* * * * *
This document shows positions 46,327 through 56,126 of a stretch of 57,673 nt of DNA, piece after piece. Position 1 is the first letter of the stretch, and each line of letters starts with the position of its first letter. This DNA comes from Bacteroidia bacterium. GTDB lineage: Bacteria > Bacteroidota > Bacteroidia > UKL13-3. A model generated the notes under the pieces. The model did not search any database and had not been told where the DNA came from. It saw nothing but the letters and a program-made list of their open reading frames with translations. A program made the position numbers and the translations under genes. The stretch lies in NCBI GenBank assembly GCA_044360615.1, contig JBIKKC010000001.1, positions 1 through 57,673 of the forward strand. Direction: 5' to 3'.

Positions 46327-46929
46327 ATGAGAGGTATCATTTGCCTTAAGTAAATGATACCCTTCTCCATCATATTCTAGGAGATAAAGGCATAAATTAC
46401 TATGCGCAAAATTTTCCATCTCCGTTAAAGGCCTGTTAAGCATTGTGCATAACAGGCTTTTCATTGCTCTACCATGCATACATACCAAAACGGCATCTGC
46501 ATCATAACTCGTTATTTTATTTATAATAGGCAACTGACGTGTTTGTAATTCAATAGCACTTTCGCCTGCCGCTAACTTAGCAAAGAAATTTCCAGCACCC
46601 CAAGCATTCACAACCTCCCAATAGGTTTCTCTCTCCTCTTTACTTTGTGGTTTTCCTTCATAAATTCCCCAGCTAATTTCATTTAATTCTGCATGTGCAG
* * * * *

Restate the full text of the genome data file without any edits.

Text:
This document shows positions 46,327 through 56,126 of a stretch of 57,673 nt of DNA, piece after piece. Position 1 is the first letter of the stretch, and each line of letters starts with the position of its first letter. This DNA comes from Bacteroidia bacterium. GTDB lineage: Bacteria > Bacteroidota > Bacteroidia > UKL13-3. A model generated the notes under the pieces. The model did not search any database and had not been told where the DNA came from. It saw nothing but the letters and a program-made list of their open reading frames with translations. A program made the position numbers and the translations under genes. The stretch lies in NCBI GenBank assembly GCA_044360615.1, contig JBIKKC010000001.1, positions 1 through 57,673 of the forward strand. Direction: 5' to 3'.

Positions 46327-46929
46327 ATGAGAGGTATCATTTGCCTTAAGTAAATGATACCCTTCTCCATCATATTCTAGGAGATAAAGGCATAAATTAC
46401 TATGCGCAAAATTTTCCATCTCCGTTAAAGGCCTGTTAAGCATTGTGCATAACAGGCTTTTCATTGCTCTACCATGCATACATACCAAAACGGCATCTGC
46501 ATCATAACTCGTTATTTTATTTATAATAGGCAACTGACGTGTTTGTAATTCAATAGCACTTTCGCCTGCCGCTAACTTAGCAAAGAAATTTCCAGCACCC
46601 CAAGCATTCACAACCTCCCAATAGGTTTCTCTCTCCTCTTTACTTTGTGGTTTTCCTTCATAAATTCCCCAGCTAATTTCATTTAATTCTGCATGTGCAG